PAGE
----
Anthony Johnson was a transfer from Iowa Western Community College leading up to the 2016 NCAA season, a year in which he redshirted for Buffalo. In his first season with Buffalo, he exploded onto the radar with 76 catches for 1356 yards and 14 touchdowns over 12 games, an average of 113.0 yards per game. One season is a small sample size, but if he can build off of that extremely successful season, he will be in good shape heading into the draft; NFL Draft Scout has him rated as the #6 overall receiver prospect in the draft class currently, and that will improve as long as he has a productive senior campaign. Johnson is an extremely athletic player with top-end speed; he has been clocked at 4.44 in the 40 officially and and has also reportedly run a 4.40 (according to a few sources, but unconfirmed). If he can replicate or improve on that performance at the Combine, Johnson should be squarely in the conversation to be the first receiver drafted in 2019. Comes from a relatively off-the-radar program at Buffalo, but his production combined with the level of play from linebacker Khalil Hodge and quarterback Tyree Jackson should put the school at the center of attention over the next season or two. Also comes from an NFL bloodline; Jadaveon Clowney is his cousin. Ultimately, Johnson is a legitimate top-tier receiver prospect who will be drafted early.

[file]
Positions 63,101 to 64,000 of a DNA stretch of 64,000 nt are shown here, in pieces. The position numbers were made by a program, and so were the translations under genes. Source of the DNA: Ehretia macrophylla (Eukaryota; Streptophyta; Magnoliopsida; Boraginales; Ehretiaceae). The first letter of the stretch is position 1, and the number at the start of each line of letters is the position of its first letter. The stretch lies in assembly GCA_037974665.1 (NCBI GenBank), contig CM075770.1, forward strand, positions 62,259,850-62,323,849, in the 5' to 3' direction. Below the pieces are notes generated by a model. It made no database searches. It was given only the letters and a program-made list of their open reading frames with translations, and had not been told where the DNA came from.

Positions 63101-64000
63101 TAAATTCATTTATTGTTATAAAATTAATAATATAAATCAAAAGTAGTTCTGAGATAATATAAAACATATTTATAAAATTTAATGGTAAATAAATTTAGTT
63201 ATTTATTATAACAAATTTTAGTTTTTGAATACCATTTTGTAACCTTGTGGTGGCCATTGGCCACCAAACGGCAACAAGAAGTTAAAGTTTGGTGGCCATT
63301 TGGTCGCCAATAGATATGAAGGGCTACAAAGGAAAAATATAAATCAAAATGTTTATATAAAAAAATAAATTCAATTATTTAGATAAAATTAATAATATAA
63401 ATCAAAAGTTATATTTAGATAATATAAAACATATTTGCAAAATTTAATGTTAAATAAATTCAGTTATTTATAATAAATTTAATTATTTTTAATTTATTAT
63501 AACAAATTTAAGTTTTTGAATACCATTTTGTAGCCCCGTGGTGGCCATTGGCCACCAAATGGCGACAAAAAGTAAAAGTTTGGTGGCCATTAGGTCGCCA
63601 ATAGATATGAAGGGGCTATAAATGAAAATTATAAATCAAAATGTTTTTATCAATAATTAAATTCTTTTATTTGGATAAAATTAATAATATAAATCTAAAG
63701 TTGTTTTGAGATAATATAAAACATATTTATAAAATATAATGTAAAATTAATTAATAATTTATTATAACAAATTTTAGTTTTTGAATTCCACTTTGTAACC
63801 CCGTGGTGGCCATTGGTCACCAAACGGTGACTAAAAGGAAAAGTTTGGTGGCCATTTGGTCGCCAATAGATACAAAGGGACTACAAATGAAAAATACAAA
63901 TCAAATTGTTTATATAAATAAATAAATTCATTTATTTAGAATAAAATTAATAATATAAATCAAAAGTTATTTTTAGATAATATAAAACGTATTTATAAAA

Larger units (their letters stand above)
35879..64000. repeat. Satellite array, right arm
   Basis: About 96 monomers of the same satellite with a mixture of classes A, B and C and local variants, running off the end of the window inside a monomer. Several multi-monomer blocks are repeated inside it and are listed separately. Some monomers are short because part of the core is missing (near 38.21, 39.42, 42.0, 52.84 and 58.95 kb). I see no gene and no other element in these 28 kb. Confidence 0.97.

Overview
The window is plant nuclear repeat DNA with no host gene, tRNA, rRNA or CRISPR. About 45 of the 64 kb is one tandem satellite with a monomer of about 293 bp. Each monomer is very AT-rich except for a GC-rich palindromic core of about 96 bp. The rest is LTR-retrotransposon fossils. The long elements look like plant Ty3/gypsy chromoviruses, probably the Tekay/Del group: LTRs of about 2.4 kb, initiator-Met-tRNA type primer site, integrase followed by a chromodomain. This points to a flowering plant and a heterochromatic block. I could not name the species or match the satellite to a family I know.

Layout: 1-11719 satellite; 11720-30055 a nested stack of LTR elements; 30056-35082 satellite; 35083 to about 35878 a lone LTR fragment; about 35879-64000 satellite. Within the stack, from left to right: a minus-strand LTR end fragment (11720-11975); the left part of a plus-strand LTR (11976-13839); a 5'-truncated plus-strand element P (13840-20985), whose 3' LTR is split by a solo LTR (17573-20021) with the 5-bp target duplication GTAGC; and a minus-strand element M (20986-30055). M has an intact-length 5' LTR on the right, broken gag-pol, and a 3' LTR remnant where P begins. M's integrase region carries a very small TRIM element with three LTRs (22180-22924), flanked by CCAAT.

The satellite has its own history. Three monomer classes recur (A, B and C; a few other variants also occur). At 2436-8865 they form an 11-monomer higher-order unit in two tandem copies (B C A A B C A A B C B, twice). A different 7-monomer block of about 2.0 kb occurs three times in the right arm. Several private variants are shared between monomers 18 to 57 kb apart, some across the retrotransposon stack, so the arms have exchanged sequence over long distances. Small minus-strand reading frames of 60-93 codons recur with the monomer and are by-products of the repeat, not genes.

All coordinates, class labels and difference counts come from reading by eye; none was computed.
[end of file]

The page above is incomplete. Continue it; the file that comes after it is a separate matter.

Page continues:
Given his speed and size, Johnson is going to be a versatile weapon in the NFL; he is capable anywhere on the field and coaches rave about his ability to be successful in numerous types of setting from bubble screens to middle-of-the-field plays to deep balls. Has a reputation among coaching staff for being a hard working player who is also willing to play physically. After transferring to Buffalo coaches wondered whether Johnson be an every-snap player or a role-player with a limited snap count who could simply make big plays when needed. His extremely successful first season shows that he has the talent and physical ability to stay on the field in a variety of schemes and packages. Played basketball in high school as well, and that experience has helped him to become dominant when fighting for contested balls. His work ethic, his size, his speed, and his consistency are all things that will immediately endear him to NFL coaching staffs.